Memphis sees potential in river shipment of cargo containers

By Published: September 17, 2018 7:23 PM CT

Memphis doesn’t want to miss the boat if and when container ships start plying the Mississippi River on a regular basis.

Port of Memphis officials are looking at how to take advantage of an alliance with a planned deepwater port south of New Orleans and a startup that proposes a container shipping network on mid-America’s inland waterways.

The possibility of container handling and storage facilities where McKellar Lake opens into the Mississippi, downriver or south of Downtown, is among infrastructure upgrades being studied in a Port of Memphis master plan.

It’s early in the process of figuring out what needs to be built and how it would be paid for, but “There’s a lot of interest,” said Reid Dulberger, president and chief executive of the Economic Development Growth Engine of Memphis and Shelby County, which oversees the port.

Officials from Louisiana’s Plaquemines Port Harbor & Terminal District (PPHTD) and Miami-based American Patriot Holdings LLC (APH) were in Memphis last week to meet with freight shippers and the business community. Several dozen people showed up on Friday afternoon at Agricenter’s Showplace Arena in a meeting arranged by the Greater Memphis Chamber.

The audience included elected and government officials and Farm Bureau representatives from Tennessee, Arkansas and Mississippi.

Memphis is among a number of mid-America port sites that have entered into memoranda of understanding with Plaquemines Parish and Patriot Holdings to cooperate on the venture.

Sal Litrico, chief executive officer of American Patriot Container Transport LLC, said Patriot Holdings proposes to connect the new Louisiana port with freight distribution centers including Memphis, St. Louis and Kansas City.

Litrico said APH would offer dedicated liner vessel service on a regular schedule, seven days a week.

Patriot Holdings and the Port of Plaquemines officials are raising investment capital to carry out their plans. They say it would maximize the opportunity for more ocean-going freight to flow up the Mississippi through the Gulf of Mexico from an expanded Panama Canal and Suez Canal and larger-capacity ocean container ships.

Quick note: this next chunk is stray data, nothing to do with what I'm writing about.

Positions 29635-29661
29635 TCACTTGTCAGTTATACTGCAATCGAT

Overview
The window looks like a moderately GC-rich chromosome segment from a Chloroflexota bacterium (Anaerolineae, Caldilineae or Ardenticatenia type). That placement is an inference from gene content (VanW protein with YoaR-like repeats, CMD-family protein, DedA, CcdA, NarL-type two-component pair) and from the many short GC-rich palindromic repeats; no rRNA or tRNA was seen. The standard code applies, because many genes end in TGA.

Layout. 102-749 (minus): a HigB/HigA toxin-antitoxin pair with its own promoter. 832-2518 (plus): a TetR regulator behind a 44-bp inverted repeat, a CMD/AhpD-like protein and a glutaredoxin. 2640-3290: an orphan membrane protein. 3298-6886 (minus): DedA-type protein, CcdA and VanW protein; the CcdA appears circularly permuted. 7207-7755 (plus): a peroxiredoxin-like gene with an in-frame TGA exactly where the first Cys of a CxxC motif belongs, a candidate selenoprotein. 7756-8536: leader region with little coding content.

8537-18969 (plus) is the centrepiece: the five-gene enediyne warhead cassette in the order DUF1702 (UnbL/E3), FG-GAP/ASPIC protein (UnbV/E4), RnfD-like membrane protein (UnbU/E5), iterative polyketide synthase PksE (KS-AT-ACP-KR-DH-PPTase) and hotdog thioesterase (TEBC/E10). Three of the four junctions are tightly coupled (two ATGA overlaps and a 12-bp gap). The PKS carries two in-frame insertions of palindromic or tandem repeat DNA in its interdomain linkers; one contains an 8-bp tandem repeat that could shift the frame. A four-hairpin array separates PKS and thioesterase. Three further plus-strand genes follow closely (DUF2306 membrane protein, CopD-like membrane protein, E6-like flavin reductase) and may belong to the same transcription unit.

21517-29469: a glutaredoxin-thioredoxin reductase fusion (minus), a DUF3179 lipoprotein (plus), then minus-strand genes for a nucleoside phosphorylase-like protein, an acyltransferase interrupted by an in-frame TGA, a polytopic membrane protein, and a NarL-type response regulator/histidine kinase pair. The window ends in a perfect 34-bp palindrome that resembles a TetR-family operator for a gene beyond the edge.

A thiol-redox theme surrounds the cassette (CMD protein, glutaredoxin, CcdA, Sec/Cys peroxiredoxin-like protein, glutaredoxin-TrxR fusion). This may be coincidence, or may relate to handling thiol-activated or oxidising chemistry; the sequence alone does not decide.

The vast majority of ocean freight currently enters the U.S. at East and West coast ports and is then moved to the heartland by rail or truck. The new venture proposes to disrupt that distribution pattern by creating a hub-and-spoke freight transportation network using the Mississippi and tributaries.

Barges can move containers on inland waterways, but APH says a typical barge configuration is limited to about 300 containers.

APH is developing two types of liquid natural gas-fueled, self-propelled ships for river transit of containers. One is a 2,500-container ship to traverse river sections that aren’t restricted by locks. The other is a 1,600-container hybrid craft to operate in areas where locks restrict river navigation.

Randy Richardson, executive director of the Port of Memphis, said there was some movement of containers on the Mississippi in the past but it wasn’t accompanied by capital investment in ports.

Richardson said the new venture would be mutually beneficial for the ports that are working with Plaquemines Parish and American Patriot Holdings.

“We don’t see ourselves as competitors,” Richardson said, “because each port has different markets that they feed.”

Sandy Sanders, executive director of Port of Plaquemines, said what’s needed is a new Mid-American logistics network that is fully intermodal, with ports connected to railroads, highways and airports.

“I’m building the largest port on the Gulf Coast, and it will be able to handle the largest ships,’ Sanders said. “This port will be the new West Coast on the Gulf Coast,” he added.

The network would provide shippers with a significant cost advantage to move imports into Mid-America and exports, especially agricultural products, out, proponents say.

Ed Harlan, assistant commissioner of the Tennessee Department of Agriculture, said a new transportation option could be a boon for the region’s farmers.

“There’s about 180 million bushels of soybeans in just over an hour’s drive. Those soybeans have got to move. The best way to move them is get them over here on this river and get them south,” Harlan said.

“Transportation has always been nearly as important as the weather,” Harlan said. “We need options to get these ag products and forest products out of here. We need to be able to keep rail honest and trucks honest,” he said.

Litrico said APH was seeking information about the companies represented Friday and expressions of interest in the new service and that company officials would follow up privately with the shippers.

<strong>American Patriot Holdings LLC is developing plans to move overseas shipping containers on Mid-America&rsquo;s inland waterways using custom-designed ships like the one depicted in this rendering.</strong>&nbsp;(Image submitted by American Patriot Holdings LLC)

American Patriot Holdings LLC is developing plans to move overseas shipping containers on Mid-America’s inland waterways using custom-designed ships like the one depicted in this rendering. (Image submitted by American Patriot Holdings LLC)


Mississippi River Port of Memphis Container Shipping American Patriot Holdings EDGE
Wayne Risher

Wayne Risher

Business news reporter, 42-year veteran of print journalism, 34-year resident of Memphis, University of Georgia alumnus and proud father and spouse of University of Memphis graduates.

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